FERC approves LNG project on Columbia River after 3.5-year review
The Federal Energy Regulatory Commission on Sept. 18 approved the first new liquefied natural gas terminal and related send-out pipeline in the Pacific Northwest after a 3.5-year review.
The Federal Energy Regulatory Commission on Sept. 18 approved the first new liquefied natural gas terminal and related send-out pipeline in the Pacific Northwest after a 3.5-year review. Developers of the Bradwood Landing Project on the Columbia River in Oregon will be required to fully implement 109 mitigation measures as a condition of the approval, FERC said.
It said that the project, which would deliver up to 1.3 billion cubic feet of gas per day, would consist of an LNG terminal consisting of a single marine berth, two insulated storage tanks and other related facilities 20 miles east of Astoria, Ore. A 36.3-mile pipeline would connect with the Williams Northwest pipeline north of Kelso, Wash.
Gas from the project would be delivered to two contracted customers, Georgia Pacific Corp.'s mill in Wauna, Ore., and Portland General Electric Co.'s Beaver Power Plant, as well as into intrastate and interstate natural gas pipelines through interconnections with Northwest Natural Gas Co. and Williams Northwest Pipeline, FERC said.
Final approval came after the project's sponsor, NorthernStar Natural Gas Inc. of Houston, was granted pre-filing status on March 7, 2005. NorthernStar said that FERC's consideration of the proposed project ran more than a year longer than for any previous LNG project and reflects the federal agency's detailed and in-depth review.
It said that it expects to obtain the remaining required permits in the next several months. Construction is scheduled to begin in 2009 and the project is expected to become fully operational in 2012, according to NorthernStar, which is developing two other West Coast LNG projects.
'A substantial record'
FERC Chairman Joseph T. Kelliher said that 109 required mitigation measures primarily reflect safety and environmental considerations. "Our order is also based on a substantial record that encompasses more than 50,000 pages of material. We carefully considered more than 1,827 public comments, many of which came from six scoping meetings held in Oregon, and numerous studies and analyses from federal state and local agencies," he indicated.
"Bradwood Landing can help meet the project energy needs of the Pacific Northwest in a safe, secure manner with limited adverse environmental impacts. It also provides the United States with direct access to the LNG markets in the Pacific region," Kelliher said.
FERC said that its review of the proposed project also included consideration of a report by Oregon's Department of Energy to the state's governor and an examination of alternatives including different projects and sites, alternative energy sources and the potential for energy conservation and renewable sources to replace the need for the Bradwood Landing project.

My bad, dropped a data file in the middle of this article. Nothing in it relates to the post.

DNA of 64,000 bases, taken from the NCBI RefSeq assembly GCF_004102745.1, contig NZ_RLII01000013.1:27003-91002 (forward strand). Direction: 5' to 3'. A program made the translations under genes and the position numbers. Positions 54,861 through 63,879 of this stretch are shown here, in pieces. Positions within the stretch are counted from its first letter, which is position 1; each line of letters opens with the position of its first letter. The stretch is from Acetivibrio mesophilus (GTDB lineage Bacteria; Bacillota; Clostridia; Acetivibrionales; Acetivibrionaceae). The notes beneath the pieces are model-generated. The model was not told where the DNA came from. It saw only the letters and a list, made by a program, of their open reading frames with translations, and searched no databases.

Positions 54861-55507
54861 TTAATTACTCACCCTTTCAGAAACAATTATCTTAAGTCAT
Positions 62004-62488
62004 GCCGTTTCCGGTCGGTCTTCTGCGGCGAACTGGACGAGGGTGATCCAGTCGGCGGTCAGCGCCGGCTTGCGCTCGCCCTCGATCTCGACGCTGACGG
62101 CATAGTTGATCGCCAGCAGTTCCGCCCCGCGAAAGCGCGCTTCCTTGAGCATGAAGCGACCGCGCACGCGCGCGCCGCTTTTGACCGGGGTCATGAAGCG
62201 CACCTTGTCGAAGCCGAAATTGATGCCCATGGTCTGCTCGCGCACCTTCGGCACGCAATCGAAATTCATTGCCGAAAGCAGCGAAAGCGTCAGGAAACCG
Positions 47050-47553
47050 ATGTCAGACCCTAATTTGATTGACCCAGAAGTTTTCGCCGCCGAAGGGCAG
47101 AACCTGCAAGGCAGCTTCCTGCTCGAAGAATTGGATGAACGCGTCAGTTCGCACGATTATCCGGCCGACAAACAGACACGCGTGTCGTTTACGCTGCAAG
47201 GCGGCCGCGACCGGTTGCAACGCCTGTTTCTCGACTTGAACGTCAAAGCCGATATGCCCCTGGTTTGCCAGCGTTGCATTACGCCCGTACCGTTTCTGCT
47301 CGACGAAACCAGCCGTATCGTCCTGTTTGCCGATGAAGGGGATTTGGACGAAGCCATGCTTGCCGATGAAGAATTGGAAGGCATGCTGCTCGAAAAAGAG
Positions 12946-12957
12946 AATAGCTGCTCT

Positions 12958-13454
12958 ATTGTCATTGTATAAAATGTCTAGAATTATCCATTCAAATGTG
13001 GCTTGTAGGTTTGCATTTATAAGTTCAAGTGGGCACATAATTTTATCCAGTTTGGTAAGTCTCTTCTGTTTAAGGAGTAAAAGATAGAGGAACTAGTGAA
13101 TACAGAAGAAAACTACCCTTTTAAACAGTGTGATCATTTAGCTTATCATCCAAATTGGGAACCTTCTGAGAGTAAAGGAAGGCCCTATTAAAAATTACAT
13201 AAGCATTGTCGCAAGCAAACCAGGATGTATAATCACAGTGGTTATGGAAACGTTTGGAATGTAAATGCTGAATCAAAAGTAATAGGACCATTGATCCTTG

It said that denying approval would deprive the region of a new natural gas source. "Energy conservation cannot replace the natural gas needed in the future, but can be a complementary component in the overall energy supply and demand mix. Renewable energy resources would not be able to provide the amount of energy equivalent to the Bradwood Landing project," FERC said in its approval order.
Filtered water system
The 109 mitigation measures which FERC's staff recommended and the commission adopted include a requirement for NorthernStar to install a system capable of delivering filtered water from the Columbia River to the LNG tankers for ballast and engine cooling during off-loading while the vessels are at berth.
FERC said that the system's water intakes would need to have screens to prevent the potential entrapment or entrainment of juvenile fish. It also will require NorthernStar to conduct post-installation water flow assessments of the screens for review and approval by the director of the federal agency's Office of Energy Projects prior to operation.
It denied requests from Oregon's governor and others, in response to the project's final environmental impact statement, to issue a supplemental EIS. FERC also rejected requests from Columbia Riverkeeper, a water quality advocacy organization based in Hood River, Ore., and others for a formal evidentiary hearing to develop a record on the project's need and potential impacts.
It noted that it extended the comment period on the draft EIS from 45 to 120 days, collected additional comments at six public meetings in Oregon and Washington, and reviewed studies and analyses from government agencies, third-party contractors and others involving safety, security and environmental issues.
Parties will have 30 days after the order is issued to appeal the decision, FERC said.
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